In the quest for a sustainable energy future, the UK faces major challenges – from escalating electrical demands to the urgent need for grid modernisation. At the forefront of addressing these challenges is Ingela Halling, Vice President of Vattenfall Networks who, in our exclusive Q&A, discusses Vattenfall’s long-term vision and plans to develop the UK’s energy sector. 

Hi Ingela, thank you so much for joining us today! Could you kick things off by sharing a bit about your background?

Halling from a little village in the heart of Sweden, I moved to Linköping to pursue my Master’s in Science. It was during my academic pursuits that I discovered a real fascination for the energy sector – a field I’ve been dedicated to ever since. My career has taken me through various roles within the industry, each enriching my experience and honing my expertise. Today, I am thrilled to be part of Vattenfall’s goal to shape a fossil-free future.”

How have you seen the energy sector evolve since you first started?

The shift towards electrification has been transformative. Earlier on, the industry relied heavily on traditional fossil-fuel technologies, viewing renewable electricity as experimental. However, we’re now witnessing a paradigm shift. Sustainability has transitioned from being an ethical choice to an absolute necessity, driven by shifting opinions, escalating consumer expectations and legislative changes – and businesses are recognising the urgency to adapt.

What do you see as the biggest challenges for the UK’s energy sector today?

Demand for electricity is soaring at an unprecedented scale, and in the UK is predicted to triple by 2050. Demand for new grid connections is putting major pressure on the Distribution Network Operators (DNOs), leading to critical bottlenecks and delays. Many of our clients have informed us that they are being struck with a waiting period of around 5-10 years for network reinforcement works before they can secure an electrical grid connection via their DNO. The UK Department for Energy Security and Net Zero has recently announced changes that aim to cut average delay time for projects to connect to the grid from 5 years to 6 months, but it remains to be seen whether these reforms will deliver.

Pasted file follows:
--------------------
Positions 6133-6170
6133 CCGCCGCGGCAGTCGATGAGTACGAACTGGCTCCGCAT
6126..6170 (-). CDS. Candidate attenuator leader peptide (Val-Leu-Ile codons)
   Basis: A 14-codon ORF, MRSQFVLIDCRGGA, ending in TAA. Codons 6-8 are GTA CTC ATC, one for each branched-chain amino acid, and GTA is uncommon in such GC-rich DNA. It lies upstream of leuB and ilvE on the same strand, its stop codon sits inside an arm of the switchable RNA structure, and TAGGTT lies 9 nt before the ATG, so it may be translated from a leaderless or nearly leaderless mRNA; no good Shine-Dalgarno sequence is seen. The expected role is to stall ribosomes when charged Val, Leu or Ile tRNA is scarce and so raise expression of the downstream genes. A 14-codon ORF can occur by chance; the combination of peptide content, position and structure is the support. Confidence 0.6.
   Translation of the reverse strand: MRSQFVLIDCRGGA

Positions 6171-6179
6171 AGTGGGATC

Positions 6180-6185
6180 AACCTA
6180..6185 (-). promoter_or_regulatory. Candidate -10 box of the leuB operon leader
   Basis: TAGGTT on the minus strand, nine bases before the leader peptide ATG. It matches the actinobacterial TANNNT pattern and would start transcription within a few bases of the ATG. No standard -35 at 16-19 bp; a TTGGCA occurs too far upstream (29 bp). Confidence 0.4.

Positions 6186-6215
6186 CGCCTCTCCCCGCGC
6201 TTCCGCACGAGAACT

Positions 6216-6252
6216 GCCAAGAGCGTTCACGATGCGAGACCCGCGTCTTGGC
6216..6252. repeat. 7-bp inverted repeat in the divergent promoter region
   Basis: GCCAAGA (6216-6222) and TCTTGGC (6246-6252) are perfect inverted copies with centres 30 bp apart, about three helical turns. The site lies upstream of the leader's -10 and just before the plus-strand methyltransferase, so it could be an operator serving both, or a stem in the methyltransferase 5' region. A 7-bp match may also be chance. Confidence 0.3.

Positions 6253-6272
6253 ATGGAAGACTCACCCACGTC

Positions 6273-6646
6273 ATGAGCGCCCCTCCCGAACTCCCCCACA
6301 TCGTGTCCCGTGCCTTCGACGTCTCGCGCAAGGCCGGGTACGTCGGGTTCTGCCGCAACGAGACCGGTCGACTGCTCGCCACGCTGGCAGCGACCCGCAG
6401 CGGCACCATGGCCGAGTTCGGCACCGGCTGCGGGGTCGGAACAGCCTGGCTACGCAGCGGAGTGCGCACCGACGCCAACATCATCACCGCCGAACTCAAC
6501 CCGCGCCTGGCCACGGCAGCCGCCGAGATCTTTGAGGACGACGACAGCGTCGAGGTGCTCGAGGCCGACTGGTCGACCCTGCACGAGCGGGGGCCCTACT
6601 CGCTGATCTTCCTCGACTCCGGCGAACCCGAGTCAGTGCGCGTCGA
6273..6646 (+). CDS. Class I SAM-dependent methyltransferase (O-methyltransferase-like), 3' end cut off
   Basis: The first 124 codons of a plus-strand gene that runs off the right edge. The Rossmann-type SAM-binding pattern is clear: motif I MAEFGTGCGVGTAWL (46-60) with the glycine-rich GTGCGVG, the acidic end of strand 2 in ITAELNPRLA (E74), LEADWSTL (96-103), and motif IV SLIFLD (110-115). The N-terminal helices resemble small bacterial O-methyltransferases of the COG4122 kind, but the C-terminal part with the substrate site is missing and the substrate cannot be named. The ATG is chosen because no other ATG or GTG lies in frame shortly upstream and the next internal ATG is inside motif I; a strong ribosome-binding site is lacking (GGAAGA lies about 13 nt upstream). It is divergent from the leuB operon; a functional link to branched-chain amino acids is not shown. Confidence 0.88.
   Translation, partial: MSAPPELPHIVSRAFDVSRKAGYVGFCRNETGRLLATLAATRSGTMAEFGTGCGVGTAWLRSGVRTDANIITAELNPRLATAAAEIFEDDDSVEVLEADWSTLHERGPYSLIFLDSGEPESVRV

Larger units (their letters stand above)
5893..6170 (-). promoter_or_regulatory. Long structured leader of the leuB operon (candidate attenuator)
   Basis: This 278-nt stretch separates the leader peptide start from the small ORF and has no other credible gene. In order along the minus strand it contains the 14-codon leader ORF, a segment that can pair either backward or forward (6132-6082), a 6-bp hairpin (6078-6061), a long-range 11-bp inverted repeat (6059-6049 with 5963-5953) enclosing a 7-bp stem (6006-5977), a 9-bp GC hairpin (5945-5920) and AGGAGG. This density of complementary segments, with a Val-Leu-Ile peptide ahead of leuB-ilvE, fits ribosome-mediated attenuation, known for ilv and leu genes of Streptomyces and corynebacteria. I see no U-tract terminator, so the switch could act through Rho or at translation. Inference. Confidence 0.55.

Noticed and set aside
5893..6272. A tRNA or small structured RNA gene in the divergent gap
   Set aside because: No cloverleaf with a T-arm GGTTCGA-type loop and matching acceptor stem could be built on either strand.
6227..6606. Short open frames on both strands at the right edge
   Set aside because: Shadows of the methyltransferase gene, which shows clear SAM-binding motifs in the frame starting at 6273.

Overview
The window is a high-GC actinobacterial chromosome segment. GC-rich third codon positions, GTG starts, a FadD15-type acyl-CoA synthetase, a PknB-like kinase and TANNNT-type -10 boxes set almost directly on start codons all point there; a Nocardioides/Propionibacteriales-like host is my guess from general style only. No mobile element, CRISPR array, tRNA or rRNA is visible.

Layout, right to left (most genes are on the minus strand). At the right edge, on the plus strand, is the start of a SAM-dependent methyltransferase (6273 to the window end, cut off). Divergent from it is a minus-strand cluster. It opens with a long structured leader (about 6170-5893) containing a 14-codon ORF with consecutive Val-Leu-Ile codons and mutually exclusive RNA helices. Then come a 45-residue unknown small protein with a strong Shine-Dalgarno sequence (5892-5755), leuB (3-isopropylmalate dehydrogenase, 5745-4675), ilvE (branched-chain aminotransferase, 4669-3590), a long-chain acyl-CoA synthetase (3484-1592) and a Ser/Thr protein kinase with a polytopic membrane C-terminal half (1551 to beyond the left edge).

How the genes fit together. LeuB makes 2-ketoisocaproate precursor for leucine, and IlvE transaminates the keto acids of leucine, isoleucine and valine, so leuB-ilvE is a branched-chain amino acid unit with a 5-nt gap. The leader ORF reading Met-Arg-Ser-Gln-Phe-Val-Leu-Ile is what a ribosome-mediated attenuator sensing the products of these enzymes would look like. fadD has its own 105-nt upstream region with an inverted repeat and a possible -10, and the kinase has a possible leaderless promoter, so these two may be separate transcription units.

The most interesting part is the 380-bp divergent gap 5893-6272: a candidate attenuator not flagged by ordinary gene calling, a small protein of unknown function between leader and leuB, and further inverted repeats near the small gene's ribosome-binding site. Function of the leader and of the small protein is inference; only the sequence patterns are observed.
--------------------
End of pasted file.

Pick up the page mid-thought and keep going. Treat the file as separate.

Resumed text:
We also need to rapidly increase energy storage capacity in the UK. A 2022 report from the UK Wind Curtailment Monitoring demonstrated that we spent £215m on turning windfarms off, and then another £717m turning on gas power plants to replace the lost wind power. These costs are borne by UK bill payers and are a direct result of the limited storage capacity in the UK grid.”

In your opinion, what is the best way to overcome these challenges?

Really, it all comes down to how fast we can electrify. Significant investments to modernise the power grid are essential, given its outdated infrastructure. In the UK, the grid system was originally created in the 1960s and remains lightyears behind the technological advancements of today. Independent Network Operators (IDNOs) can expedite grid connections and alleviate pressure on DNOs. Moreover, IDNOs play a crucial role in supporting businesses and closing the investment gap and are predicted to play an increasingly vital role in the UKs transition to net zero.”